If preschool children (especially those at-risk) regularly engage in intensive, explicit, and intentional early literacy instruction; embedded in quality programs using standards- and research-based curricula delivered with fidelity by practitioners who are provided ongoing job-embedded support; then, participating children will acquire the knowledge and skills needed to become successful readers.

Theoretical Orientation

  • Skill Oriented

Brief Evaluation Methodology

The Early Literacy and Learning Model (ELLM) was evaluated in a national experimental study (PCERC, 2008) and in a complimentary experimental study that took place simultaneously with the first-year of the national pilot study (Cosgrove et al., 2006). The national first-year pilot study was comprised of a subset of the classes sampled for the complimentary experimental study. The sampled preschools in the studies included full-day Head Start, subsidized, faith-based, and public school-based early intervention programs located in three geographic areas of Florida.

The national study (PCERC, 2008) included classrooms from 28 preschools (all but one of the intervention group teachers had been assigned to the intervention group during the national pilot study year - a new group of wait-list control teachers were selected for the national study). A total of 244 children between the ages of 3 and 5 years (average 4.6 years) took part. The children were assessed at the start and end of the preschool year. The overall classroom environment, teacher-child interaction and classroom instructional practices were also measured during the preschool year. A follow up assessment took place at the end of the children's Kindergarten school year to evaluate the long term effectiveness of the ELLM program on the children's literacy skills.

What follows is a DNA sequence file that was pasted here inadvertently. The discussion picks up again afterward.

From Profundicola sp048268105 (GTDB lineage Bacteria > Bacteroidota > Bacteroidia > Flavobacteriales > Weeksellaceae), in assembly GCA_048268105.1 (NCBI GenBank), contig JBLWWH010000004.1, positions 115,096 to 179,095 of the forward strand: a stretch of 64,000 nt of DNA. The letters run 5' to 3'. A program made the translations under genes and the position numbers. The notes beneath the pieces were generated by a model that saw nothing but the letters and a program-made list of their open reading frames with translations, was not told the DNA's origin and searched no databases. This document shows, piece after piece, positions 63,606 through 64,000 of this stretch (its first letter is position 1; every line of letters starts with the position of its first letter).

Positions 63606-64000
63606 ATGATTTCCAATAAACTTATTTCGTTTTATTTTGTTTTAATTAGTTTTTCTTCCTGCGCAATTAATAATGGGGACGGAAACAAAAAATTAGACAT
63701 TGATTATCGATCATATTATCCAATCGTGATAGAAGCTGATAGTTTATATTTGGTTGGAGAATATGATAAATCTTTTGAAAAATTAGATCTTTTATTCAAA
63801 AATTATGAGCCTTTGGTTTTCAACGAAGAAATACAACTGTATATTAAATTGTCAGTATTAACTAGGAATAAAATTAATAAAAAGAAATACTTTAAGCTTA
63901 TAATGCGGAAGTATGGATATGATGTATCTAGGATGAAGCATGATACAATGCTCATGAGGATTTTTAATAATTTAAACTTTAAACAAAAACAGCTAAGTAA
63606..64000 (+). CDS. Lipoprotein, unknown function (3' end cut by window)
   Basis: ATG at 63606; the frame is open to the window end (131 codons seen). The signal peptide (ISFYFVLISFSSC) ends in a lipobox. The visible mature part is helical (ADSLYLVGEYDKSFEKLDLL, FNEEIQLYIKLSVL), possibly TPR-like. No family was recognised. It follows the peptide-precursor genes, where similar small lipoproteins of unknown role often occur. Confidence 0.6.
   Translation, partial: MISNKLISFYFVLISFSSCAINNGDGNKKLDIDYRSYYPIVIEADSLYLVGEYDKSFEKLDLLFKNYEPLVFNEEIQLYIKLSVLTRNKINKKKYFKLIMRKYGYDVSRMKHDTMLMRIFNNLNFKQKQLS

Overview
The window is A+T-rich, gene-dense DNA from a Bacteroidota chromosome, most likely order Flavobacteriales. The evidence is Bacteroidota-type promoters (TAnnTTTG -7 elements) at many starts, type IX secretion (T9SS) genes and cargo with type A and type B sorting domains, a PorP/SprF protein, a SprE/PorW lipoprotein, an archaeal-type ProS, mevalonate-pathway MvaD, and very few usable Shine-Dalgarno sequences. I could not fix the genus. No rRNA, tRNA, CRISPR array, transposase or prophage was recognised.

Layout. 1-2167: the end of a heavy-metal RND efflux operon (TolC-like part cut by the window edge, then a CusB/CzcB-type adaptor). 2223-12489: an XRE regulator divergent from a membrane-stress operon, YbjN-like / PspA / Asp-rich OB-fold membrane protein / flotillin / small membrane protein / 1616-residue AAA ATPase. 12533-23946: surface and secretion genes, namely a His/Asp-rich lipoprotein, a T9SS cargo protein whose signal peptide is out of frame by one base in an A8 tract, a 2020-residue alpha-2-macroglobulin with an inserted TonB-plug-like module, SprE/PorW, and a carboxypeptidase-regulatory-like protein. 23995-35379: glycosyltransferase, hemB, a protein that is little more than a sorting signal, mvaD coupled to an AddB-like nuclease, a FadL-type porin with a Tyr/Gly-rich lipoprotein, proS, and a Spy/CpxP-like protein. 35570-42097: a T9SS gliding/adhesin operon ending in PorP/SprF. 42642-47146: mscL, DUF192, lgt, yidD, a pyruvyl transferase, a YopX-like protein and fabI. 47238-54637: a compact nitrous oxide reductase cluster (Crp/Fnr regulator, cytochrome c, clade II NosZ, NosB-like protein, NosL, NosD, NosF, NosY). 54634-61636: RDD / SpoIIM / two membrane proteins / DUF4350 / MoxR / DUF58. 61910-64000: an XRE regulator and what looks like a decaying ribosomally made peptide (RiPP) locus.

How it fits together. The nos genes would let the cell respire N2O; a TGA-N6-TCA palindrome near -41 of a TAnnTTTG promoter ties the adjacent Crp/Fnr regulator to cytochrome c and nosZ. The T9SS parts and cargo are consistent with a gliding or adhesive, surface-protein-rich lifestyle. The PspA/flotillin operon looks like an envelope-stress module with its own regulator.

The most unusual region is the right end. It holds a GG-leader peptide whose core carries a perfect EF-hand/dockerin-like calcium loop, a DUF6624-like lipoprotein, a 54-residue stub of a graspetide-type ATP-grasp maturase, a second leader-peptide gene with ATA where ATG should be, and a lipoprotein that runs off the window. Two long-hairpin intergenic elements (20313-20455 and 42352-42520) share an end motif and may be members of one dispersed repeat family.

The complimentary experimental study (Cosgrove et al., 2006) included a final sample of 48 classrooms and teachers and 466 children. The children's emergent literacy skills and alphabet recognition were tested at the start and end of their preschool year. A follow-up study (adding 2003-2004 kindergarten data to the original study) was conducted (Wehry, 2006a, 2006b, and 2006c).